Since 2014, 30-year-old Mike Remmers has started in 78 NFL games at different positions along the offensive line. But his story is rather atypical for a player who has managed to start so many games.
Remmers, a 2012 undrafted free agent, initially signed with the Denver Broncos, then spent the first two years of his NFL career with four different teams, including a divisional rival of the Kansas City Chiefs, the (then) San Diego Chargers in 2013.
The Chargers had signed Remmers from the Buccaneers practice squad in October. Remmers, a backup at the time, played three plays for the Chargers before suffering a high-ankle sprain. Weeks later, Remmers had recovered, setting up for what he would later call a “pretty interesting weekend” in Kansas City.
“I was healthy, and we traveled to Kansas City, and they actually cut me Saturday after the walkthrough,” he explained on a conference call last week. “And they’re just like, ‘OK. We’re not going to fly you home right now, you’re just going to watch the game tomorrow like if you’re on the team,’ and so I just sat there and watched the game (at Arrowhead Stadium).
“The next day, I got claimed by the Minnesota Vikings, so I left the Chargers after that. It was a very interesting weekend for me. Arrowhead Stadium — it was a super loud stadium. A heck of an environment, and I’m excited to be on the field out there.”
The Vikings would sign then waive Remmers three times before eventually cutting him for good in 2014. Remmers signed with the St. Louis Rams practice squad, but the Carolina Panthers signed him in October of that year. After time with five different organizations, Remmers finally found job security in Carolina.
“It just takes a couple years to finally get an opportunity to play,” said Remmers. “Carolina was my opportunity and I just tried to do the most to take advantage of that. Thankfully, it all went well, and I’ve continued to still play.”
Remmers started 37 games over three years in Carolina, including all 17 of the Panthers’ wins in 2015 — Cam Newton’s MVP season. Of course, with the good times came the bad.
Remmers started the team’s Super Bowl 50 loss, when he was matched up against Super Bowl MVP Von Miller, who made several game-altering plays.
Remmers also started every game in 2016 when the Panthers regressed terribly, only winning six games.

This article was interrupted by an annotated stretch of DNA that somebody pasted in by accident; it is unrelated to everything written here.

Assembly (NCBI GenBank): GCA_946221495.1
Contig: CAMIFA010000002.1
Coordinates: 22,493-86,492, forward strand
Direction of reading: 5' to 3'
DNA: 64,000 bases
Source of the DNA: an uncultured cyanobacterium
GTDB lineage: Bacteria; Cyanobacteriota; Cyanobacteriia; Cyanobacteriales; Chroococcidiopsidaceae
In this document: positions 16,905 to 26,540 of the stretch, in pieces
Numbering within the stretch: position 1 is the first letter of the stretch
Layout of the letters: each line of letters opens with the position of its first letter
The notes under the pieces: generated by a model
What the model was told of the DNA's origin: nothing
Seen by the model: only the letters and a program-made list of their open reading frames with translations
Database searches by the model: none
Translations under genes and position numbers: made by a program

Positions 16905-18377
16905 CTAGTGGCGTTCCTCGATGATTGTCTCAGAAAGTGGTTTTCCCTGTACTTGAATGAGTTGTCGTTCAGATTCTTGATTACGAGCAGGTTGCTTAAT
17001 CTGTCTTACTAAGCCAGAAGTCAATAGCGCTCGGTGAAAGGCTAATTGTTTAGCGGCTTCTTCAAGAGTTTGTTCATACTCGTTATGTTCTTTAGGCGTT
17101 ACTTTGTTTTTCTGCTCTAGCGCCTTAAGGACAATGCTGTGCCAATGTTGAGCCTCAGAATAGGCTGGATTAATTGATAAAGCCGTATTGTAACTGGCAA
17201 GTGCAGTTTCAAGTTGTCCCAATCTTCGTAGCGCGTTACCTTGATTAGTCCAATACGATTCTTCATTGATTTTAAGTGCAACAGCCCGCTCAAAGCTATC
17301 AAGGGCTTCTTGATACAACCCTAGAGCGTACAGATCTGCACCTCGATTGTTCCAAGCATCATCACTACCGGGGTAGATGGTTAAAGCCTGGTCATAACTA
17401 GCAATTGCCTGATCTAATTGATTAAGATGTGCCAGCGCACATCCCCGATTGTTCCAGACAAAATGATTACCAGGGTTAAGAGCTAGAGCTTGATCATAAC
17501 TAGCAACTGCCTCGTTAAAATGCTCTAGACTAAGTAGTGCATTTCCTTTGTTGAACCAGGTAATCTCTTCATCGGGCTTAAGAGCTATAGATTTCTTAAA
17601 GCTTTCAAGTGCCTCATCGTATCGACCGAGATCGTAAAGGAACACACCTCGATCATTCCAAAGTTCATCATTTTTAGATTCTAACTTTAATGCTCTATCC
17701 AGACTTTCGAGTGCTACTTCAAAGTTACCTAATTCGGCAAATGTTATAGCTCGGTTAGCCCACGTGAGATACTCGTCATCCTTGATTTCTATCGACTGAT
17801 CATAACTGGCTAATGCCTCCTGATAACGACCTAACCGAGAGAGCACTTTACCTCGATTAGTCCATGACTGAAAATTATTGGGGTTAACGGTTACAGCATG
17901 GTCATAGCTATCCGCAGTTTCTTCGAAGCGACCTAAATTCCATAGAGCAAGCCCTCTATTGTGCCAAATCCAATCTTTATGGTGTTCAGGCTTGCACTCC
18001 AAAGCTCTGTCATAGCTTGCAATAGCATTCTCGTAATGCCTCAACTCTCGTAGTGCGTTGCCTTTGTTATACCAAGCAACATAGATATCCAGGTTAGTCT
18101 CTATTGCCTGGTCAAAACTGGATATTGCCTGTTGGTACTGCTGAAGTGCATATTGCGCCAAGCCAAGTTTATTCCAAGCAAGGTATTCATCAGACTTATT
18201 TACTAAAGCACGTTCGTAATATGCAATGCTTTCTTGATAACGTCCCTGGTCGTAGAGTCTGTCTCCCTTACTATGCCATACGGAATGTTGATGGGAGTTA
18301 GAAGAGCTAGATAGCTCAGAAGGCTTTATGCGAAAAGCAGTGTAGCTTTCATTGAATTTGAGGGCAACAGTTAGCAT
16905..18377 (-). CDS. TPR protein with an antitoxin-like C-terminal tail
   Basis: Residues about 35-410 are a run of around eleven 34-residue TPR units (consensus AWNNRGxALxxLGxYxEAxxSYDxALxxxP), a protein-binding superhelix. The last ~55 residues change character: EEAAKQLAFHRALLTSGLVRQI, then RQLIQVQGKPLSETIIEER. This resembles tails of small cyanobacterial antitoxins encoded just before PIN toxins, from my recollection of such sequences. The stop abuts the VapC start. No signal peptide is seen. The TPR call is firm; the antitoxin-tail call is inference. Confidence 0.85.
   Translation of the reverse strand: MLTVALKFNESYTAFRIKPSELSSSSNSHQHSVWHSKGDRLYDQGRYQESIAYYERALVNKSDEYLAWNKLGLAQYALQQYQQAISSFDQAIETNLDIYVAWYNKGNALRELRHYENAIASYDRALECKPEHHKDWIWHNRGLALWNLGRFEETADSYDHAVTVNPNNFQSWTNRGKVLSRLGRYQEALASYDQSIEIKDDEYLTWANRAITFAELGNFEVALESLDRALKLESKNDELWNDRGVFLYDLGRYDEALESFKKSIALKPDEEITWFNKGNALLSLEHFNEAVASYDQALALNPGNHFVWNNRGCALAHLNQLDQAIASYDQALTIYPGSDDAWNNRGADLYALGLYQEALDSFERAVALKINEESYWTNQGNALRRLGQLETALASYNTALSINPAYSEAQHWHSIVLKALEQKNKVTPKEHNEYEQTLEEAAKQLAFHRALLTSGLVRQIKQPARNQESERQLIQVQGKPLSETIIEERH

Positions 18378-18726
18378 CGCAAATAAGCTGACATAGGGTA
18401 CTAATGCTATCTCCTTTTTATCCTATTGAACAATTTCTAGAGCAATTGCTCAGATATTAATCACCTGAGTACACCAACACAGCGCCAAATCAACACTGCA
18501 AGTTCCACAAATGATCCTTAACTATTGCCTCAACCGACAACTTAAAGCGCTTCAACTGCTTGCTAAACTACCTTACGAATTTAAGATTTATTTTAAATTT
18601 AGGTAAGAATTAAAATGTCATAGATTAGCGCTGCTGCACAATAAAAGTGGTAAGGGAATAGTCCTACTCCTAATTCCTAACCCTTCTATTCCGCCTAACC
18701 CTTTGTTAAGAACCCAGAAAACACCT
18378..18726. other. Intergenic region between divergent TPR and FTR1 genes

“We went to the Super Bowl and then the following year, didn’t have that great of a year,” said Remmers. “It is so hard to win and be successful year after year. I’m sure everyone [in Kansas City] understands that and realizes just because you won the Super Bowl last year, teams aren’t just going to give you the win. You got to win every single week again — just the same exact mentality that they had last year. It was impressive watching [the Chiefs] come back [in 2019[. They were down, and coming back and winning the game. This was a crazy year for them. The difference between winning and losing games, too. Most of the time, it comes down to a field goal, comes down to a coin flip. Just doing whatever you can possible to be on the right side of that coin.
“I’m going to use the experience that I have, the knowledge that I have and try to use that to help everyone around me.”
After Carolina, Remmers signed a five-year contract with the Vikings but was released after two seasons. He then spent a year with the New York Giants before arriving in Kansas City.
48 of Remmers’ starts have been at right tackle, 17 have been at right guard and 13 have been at left tackle. Chiefs head coach Andy Reid likes versatile offensive linemen, and that trait is likely what landed Remmers in Kansas City.
“I’ve been able to play multiple positions, and I think that will help me in the long run,” said Remmers. “It’s always nice to be able to play more than one position, and I’m not sure what the future holds, but I’ll be ready for whatever they ask me to do.”
Eric Fisher and Mitch Schwartz have strongholds on the tackle positions entering 2020, but there could be an opportunity for Remmers at right or left guard. Moving Laurent Duvernay-Tardif would come with nearly $7 million in cap savings for the Chiefs, and the team’s Super Bowl LIV left guard, Stefen Wisniewski, moved on to the Pittsburgh Steelers this offseason.
If the Chiefs hold on to the doctor, it is reasonable to believe Remmers finds himself in a training camp battle with Andrew Wylie, who will look to reclaim the starting left guard position he lost due to injury last season. The coveted prize is the right to protect the game’s most coveted player: this past year’s Super Bowl MVP, Patrick Mahomes.
“You watch his highlights every week and you’re just like, ‘What he heck, he did that this week? And he did that this next week?’” said Remmers. “Every week he’s always doing something more creative. He’s a heck of a player, he moves really well, he slings the ball like crazy. He’s a heck of an athlete.
“I’m just extremely excited to meet him in person, see what he’s like in the locker room and in the huddle, just see how he operates out there. It’s been great watching him and now I’m excited to be playing with him.”
At worst, what the Chiefs have in Remmers is a player with varied experience who could fill the void left by the departure of Cam Erving — a sixth offensive lineman who could play multiple positions. The best-case scenario for Remmers is that he plays well enough to start at guard, and Wylie takes the other role.
No matter how it plays out, Remmers will visit Arrowhead Stadium in the regular season for the first time since 2013. This time, he should be on a roster.